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Addiction: What is Addiction?

What is addiction? Addiction is a brain disease. It’s a chronic disease, a long-lasting condition that can be managed, but not cured. Just like asthma is a chronic lung disease, addiction is a chronic brain disease. People who are addicted to drugs or alcohol aren’t bad people. They are people with a disease that needs treatment.

People start using drugs or alcohol for lots of different reasons. Usually, it’s because it makes them feel better. Sometimes they use to help deal with stress or as an attempt to self-medicate an underlying mental health condition. But after a while, drugs and alcohol damage the brain and change how it works. The addiction takes hold.

In addiction, drug or alcohol use overstimulates and confuses the brain’s pleasure sensors, so they start shutting down. As a result, more and more of the drug is needed to feel good.  Eventually, the addicted person needs the drug just to feel normal. Eventually the parts of the brain that control judgment and decision making are damaged, so the addict starts to value the drug above all else—more than family, friends, school and career.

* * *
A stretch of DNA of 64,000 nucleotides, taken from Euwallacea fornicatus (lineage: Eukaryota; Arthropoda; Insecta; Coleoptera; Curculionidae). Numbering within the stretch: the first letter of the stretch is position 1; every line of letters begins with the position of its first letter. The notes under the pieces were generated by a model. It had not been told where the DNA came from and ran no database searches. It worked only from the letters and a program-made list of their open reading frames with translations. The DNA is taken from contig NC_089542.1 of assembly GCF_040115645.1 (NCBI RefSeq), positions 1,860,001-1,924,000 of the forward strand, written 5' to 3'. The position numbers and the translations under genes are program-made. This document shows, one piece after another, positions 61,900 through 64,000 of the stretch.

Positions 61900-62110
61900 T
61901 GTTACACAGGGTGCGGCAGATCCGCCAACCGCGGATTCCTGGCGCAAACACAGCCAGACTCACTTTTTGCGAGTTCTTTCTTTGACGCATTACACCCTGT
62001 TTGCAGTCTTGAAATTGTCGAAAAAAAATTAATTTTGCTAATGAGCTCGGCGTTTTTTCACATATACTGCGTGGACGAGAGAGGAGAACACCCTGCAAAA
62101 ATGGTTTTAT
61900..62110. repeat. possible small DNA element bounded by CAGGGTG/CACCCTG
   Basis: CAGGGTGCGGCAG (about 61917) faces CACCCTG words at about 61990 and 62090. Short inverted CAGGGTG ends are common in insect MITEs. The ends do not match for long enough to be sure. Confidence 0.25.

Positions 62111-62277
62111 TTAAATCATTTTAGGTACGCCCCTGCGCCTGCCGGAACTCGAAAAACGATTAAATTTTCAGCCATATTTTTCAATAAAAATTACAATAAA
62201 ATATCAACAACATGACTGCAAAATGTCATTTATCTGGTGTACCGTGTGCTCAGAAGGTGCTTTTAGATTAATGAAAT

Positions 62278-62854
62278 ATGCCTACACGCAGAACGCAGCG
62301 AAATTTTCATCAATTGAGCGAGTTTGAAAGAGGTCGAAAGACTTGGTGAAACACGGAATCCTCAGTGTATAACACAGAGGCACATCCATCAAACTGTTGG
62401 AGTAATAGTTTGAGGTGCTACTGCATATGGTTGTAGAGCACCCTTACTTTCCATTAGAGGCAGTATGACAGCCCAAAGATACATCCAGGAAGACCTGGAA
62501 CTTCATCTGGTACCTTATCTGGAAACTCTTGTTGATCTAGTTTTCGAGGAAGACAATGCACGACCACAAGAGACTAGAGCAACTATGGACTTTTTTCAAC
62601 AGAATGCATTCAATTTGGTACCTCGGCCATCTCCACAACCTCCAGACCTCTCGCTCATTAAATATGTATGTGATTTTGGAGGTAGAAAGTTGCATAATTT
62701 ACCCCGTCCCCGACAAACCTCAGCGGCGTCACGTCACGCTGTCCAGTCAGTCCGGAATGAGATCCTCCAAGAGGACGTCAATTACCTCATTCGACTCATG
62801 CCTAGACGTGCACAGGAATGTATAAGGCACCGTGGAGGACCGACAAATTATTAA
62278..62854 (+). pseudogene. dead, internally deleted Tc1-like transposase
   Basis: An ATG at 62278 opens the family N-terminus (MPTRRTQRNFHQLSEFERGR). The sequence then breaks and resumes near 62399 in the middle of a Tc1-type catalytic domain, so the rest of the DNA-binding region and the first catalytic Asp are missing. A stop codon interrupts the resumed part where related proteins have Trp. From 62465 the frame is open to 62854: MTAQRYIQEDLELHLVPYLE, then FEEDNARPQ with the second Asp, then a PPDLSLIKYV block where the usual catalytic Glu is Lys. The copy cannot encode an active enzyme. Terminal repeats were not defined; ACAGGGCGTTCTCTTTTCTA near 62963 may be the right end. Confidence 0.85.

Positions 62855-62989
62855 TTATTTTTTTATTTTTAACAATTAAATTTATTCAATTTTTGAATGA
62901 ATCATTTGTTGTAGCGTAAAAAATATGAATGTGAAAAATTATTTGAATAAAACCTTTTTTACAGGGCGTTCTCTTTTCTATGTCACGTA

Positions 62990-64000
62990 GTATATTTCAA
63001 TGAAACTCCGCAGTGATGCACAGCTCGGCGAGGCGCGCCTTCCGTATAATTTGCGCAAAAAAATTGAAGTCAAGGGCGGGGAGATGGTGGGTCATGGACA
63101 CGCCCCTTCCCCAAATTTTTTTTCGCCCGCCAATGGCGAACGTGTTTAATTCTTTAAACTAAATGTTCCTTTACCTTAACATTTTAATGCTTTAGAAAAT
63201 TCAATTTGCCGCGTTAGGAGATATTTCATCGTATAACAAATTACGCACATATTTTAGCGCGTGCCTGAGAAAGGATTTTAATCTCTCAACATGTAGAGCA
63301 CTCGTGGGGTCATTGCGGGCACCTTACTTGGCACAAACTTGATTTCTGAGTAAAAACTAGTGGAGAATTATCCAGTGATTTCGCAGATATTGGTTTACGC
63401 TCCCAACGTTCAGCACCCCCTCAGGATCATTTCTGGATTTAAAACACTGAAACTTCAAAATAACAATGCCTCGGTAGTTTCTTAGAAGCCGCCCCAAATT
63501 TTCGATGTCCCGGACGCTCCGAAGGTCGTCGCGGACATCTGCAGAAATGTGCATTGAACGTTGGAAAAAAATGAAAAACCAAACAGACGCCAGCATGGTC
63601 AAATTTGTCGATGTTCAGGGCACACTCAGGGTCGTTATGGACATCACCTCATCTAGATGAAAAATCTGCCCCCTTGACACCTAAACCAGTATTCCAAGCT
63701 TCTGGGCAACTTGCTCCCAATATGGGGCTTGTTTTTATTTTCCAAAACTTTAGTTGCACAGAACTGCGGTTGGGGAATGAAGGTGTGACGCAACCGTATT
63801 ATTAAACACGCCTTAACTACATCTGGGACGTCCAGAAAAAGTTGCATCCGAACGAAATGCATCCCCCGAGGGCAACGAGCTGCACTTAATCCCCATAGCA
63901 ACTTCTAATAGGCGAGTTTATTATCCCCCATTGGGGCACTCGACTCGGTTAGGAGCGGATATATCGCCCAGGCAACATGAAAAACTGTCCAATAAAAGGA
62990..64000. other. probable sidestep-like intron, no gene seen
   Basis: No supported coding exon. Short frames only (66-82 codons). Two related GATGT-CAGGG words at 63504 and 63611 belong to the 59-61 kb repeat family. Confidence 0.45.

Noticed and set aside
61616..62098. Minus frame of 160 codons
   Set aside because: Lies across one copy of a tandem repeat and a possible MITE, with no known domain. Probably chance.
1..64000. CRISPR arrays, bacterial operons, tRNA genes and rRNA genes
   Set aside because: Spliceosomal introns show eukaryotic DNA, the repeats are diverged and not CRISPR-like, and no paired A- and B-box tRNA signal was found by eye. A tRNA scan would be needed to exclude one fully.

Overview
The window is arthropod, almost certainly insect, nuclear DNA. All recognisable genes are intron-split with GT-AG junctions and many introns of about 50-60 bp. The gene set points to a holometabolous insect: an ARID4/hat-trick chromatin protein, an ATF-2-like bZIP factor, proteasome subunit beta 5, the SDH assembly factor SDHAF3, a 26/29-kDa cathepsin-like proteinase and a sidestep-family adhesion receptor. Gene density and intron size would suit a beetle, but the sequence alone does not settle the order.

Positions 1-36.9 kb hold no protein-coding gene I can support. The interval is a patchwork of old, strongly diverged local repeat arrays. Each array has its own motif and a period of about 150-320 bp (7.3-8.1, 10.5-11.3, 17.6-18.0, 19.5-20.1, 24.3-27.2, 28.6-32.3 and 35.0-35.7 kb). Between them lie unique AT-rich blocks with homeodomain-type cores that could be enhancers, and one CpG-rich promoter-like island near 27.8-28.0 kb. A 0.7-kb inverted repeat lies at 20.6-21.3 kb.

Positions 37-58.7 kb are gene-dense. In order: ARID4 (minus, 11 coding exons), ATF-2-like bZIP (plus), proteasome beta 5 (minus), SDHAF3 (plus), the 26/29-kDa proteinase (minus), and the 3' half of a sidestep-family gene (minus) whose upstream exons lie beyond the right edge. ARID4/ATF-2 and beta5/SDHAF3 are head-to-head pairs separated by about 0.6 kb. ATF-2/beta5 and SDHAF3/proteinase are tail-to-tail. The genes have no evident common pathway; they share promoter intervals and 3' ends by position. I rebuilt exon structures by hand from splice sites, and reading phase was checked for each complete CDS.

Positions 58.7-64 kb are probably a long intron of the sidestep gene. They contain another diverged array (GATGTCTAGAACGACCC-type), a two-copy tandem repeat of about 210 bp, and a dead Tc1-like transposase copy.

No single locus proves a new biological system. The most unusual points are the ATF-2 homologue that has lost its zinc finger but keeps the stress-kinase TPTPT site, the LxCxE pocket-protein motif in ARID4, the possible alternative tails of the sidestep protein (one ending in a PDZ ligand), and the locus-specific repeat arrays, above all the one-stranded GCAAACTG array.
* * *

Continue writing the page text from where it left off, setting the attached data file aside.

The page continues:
(Learn more about what addiction is and what addiction does to the brain in this Spotlight feature article.)

Addiction affects people from all walks of life. More than 20 million Americans have a drug or alcohol problem. Children of addicts are more likely to become addicts themselves, and people who start using drugs or alcohol in their teens are at higher risk for addiction.

Some people are more at risk for addiction because of differences in their brain systems. Home environments, social environments and the presence of other mental conditions, such as depression, also influence whether someone becomes an addict. But with addiction treatment, or rehab, most addicted people can be helped.

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